Energy companies that produce and sell liquefied natural gas -- which have always been interested in profits, first and foremost -- are suddenly shedding crocodile tears over the plight of Ukrainians who might face a cutoff of Russian gas. Their concern is a ruse to increase profits.
Along with their congressional cronies, the companies want to fast-track exports to NATO members and other countries, including Japan and India, so that a mere entry into the Federal Register will suffice for approval. Proposed legislation would require Energy Department regulators to affirm that proposed exports are "consistent with the public interest" without any deliberation.
The health and environmental hazards caused by hydraulic fracturing -- the process by which natural gas is extracted -- are well documented. Despite that, energy firms keep lobbying for the rights to more drilling, more pipelines and more exporting facilities.
Right now, the United States has low natural gas prices compared with other countries. The price in the United Kingdom is double what we pay; in Japan it is quadruple. However, natural gas is a fungible commodity. When companies can get higher prices for the gas extracted from our ground, U.S. prices will inevitably rise. Indeed, they are on the upsurge. Why should they sell it to Americans at one quarter of what they can get in Japan?
Save your sympathies for U.S. consumers, who will be left to deal with the disgusting fracking aftermath, rather than for the bottom lines of energy companies.
Ruth Shalom, Great Neck
Strong protection vs. animal cruelty
I hope that the State Senate will act on the Consolidated Animal Crimes bill, which would add animal cruelty to the state penal code, allowing police to take more informed and decisive action ["Registry targets animal abusers," News, May 6].
The bill would give district attorneys more tools to prosecute these cases and allow judges to mete out longer sentences, assign stiffer penalties and punish repeat offenders more appropriately.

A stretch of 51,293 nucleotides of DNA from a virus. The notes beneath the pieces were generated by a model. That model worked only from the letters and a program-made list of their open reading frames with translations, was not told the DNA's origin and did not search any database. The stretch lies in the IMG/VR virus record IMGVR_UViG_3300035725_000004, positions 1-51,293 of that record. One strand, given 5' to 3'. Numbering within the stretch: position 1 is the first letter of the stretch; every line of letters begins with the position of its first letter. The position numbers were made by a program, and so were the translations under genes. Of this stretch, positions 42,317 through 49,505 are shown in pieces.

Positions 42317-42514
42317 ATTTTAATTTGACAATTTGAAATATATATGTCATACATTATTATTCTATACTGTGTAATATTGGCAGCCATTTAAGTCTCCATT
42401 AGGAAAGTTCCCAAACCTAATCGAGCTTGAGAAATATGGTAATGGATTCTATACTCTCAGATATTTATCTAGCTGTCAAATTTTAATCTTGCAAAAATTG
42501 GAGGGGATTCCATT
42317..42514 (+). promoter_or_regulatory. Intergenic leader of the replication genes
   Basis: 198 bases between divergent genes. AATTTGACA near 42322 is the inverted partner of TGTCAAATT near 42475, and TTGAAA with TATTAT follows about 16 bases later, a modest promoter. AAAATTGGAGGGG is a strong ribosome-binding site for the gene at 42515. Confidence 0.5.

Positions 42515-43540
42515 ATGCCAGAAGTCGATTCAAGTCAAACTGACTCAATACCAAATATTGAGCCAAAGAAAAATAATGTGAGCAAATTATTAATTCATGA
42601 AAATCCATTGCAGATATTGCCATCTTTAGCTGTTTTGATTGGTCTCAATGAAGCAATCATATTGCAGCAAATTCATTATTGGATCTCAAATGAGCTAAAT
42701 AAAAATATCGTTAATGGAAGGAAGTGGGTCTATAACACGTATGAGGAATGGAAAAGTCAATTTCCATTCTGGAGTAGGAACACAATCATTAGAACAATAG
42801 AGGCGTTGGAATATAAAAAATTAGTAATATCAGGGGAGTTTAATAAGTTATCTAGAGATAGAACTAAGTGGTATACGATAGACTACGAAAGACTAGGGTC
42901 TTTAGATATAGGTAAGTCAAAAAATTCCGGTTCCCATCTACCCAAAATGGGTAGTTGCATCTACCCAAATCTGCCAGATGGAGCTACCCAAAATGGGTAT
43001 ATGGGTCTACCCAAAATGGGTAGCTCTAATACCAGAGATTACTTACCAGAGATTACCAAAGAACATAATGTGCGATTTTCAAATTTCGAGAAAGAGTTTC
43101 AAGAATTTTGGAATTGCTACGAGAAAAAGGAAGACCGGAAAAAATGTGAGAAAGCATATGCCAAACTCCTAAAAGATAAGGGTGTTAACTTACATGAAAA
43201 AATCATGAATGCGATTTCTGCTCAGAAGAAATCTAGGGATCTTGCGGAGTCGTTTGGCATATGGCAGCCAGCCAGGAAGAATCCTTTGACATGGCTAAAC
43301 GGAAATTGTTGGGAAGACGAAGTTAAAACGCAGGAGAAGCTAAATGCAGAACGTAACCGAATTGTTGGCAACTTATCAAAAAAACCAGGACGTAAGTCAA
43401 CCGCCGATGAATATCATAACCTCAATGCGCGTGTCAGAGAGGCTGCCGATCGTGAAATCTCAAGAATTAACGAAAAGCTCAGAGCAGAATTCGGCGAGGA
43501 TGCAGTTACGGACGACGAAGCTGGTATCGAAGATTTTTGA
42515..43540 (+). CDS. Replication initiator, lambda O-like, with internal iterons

The bill states that any fines would help defray the costs of caring for animals that must be kept in state custody as evidence during trials.
Editor's note: The writers are members of the Animal Lovers' League of Glen Cove.
Patchogue ticketing disturbs shoppers
Parking has become a nightmare on Long Island, and especially with meters placed recently in Patchogue, there has been an increase in tickets ["Ticked off," News, May 5].
The village says the money is being used to create more parking facilities, but it is placing more stress on shoppers and businesses. Shoppers don't want to go to Patchogue for fear of being ticketed, which means that businesses aren't getting their customers.
Many drivers say they are being issued tickets when meters are expired by just minutes. One solution might be to give drivers a warning on the first offense. Another solution could be to extend the meter time by five minutes or so before issuing a ticket.
Giving someone a ticket for a meter that's expired by a minute or two is criminal. There has to be another way for communities to make money.
Brittany Steele, Massapequa
Nearly hit by school zone speeder
I read "125 speed cams for LI" [News, May 1]. I smiled, imagining that these areas will be safer for students.
I am a senior in high school. Three years ago, I got off a school bus near my former elementary school, on my way to help out at religious education there. While I was attempting to cross the road, I was almost struck by a speeding car, even though my bus' "stop" sign was extended.
It was lucky that I wasn't hit by that car. Next time, thanks to these cameras, I hope luck won't be necessary.
Krista Manos, West Hempstead
Extend sewer pipe beyond the bay
It makes sense to install an ocean outfall pipe from the Bay Park sewage treatment plant into the Atlantic ["Aid for Bay Park treatment," News, May 13].
The salt marshes protected certain areas during superstorm Sandy. They should be preserved and maintained for this reason, and also because they are natural wonders.
You never know when the next natural disaster will hit, and when it does, we should be prepared.
Catherine Hartel, Hicksville
Mourning bar car on Metro-North
What a shame ["Metro-North bar car takes final run today," News, May 9]. In an ever more socially disconnected society, one of the few last bastions of human interchange has been snuffed out.
Left are the soulless masses hermetically sealed in silver boxes, deprived of fresh air and fresh ideas, faces buried in smartphones crying into the blogosphere to anyone who will listen. Quiet despair and quiet cars, unnerving silence interrupted by the occasional stop, tedium now the service is rendered.
This change snuffs out the only human element of commuting: community.
Christopher Natale, Babylon